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the Complete Review
the complete review - art book

    

The Shahnama of Shah Tahmasp

by
Sheila R. Canby


general information | review summaries | our review | links | about the author

To purchase The Shahnama of Shah Tahmasp



Title: The Shahnama of Shah Tahmasp
Author: Sheila R. Canby
Genre: Epic/illustrated
Written: 2014
Length: 357 pages
Availability: The Shahnama of Shah Tahmasp - US
The Shahnama of Shah Tahmasp - UK
The Shahnama of Shah Tahmasp - Canada
  • The Persian Book of Kings
  • With 530 color illustrations, including all 258 illustrated folios of the Shah Tahmasp Shahnama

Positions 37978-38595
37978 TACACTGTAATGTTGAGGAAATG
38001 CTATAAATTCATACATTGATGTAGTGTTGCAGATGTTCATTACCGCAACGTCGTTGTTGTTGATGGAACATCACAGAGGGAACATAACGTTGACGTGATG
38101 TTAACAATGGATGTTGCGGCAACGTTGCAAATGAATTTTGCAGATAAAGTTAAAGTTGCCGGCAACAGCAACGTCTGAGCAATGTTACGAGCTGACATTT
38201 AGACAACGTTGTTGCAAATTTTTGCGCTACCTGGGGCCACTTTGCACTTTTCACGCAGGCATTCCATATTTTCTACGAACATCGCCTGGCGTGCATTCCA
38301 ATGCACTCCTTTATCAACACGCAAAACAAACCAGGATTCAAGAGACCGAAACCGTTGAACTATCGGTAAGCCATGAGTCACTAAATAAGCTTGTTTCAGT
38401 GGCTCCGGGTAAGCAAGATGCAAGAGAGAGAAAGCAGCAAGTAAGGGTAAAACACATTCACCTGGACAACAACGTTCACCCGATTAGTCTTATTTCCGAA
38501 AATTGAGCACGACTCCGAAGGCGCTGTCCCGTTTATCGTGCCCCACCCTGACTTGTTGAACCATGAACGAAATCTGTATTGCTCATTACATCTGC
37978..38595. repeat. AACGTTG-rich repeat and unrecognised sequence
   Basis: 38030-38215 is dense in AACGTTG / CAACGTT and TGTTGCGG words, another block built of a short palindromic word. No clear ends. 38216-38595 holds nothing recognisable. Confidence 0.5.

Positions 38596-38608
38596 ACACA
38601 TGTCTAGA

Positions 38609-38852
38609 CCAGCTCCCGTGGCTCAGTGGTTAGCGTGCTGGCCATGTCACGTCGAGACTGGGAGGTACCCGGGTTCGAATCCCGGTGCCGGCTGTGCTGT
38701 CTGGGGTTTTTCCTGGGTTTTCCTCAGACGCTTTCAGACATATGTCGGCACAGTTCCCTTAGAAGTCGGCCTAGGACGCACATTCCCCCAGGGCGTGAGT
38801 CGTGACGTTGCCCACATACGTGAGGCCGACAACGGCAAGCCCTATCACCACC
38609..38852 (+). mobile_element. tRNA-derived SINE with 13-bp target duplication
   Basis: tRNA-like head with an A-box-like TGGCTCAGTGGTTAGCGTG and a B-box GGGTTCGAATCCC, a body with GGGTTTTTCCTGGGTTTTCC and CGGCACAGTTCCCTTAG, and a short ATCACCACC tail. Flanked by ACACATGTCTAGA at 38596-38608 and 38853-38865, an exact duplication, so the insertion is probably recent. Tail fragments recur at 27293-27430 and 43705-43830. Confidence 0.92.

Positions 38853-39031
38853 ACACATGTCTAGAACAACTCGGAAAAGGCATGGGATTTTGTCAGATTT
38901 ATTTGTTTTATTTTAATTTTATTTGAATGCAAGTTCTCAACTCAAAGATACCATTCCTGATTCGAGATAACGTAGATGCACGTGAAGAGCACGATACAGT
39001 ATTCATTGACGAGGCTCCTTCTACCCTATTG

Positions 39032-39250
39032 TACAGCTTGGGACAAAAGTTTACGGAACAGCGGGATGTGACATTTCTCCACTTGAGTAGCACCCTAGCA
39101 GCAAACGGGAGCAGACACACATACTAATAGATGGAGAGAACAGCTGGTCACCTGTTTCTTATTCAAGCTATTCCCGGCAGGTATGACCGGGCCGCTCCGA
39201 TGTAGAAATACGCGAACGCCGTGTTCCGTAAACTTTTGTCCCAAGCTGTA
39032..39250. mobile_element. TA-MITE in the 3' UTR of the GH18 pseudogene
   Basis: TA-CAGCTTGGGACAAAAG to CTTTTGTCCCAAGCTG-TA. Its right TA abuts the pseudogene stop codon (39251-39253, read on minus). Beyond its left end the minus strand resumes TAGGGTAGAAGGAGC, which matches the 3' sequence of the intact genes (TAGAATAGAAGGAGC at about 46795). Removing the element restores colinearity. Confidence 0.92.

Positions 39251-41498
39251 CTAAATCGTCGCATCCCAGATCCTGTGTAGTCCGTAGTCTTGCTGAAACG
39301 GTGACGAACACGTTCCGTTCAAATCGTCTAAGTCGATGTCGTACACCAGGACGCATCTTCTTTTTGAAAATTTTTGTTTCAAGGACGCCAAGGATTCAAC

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Our Assessment:

(-) : a stunning work in a very attractive edition

See our review for fuller assessment.




Review Summaries
Source Rating Date Reviewer
Abstracta Iranica . Vol.37-39 (2018) Frantz Chaigne


  From the Reviews:
  • "Si la qualité remarquable des reproductions est source de délectation, l’introduction (p. 13-18) et le long essai « The Material World of Shah Tahmasp » (p. 21-60) de Canby apportent de précieux éclairages scientifiques." - Frantz Chaigne, Abstracta Iranica

Please note that these ratings solely represent the complete review's biased interpretation and subjective opinion of the actual reviews and do not claim to accurately reflect or represent the views of the reviewers. Similarly the illustrative quotes chosen here are merely those the complete review subjectively believes represent the tenor and judgment of the review as a whole. We acknowledge (and remind and warn you) that they may, in fact, be entirely unrepresentative of the actual reviews by any other measure.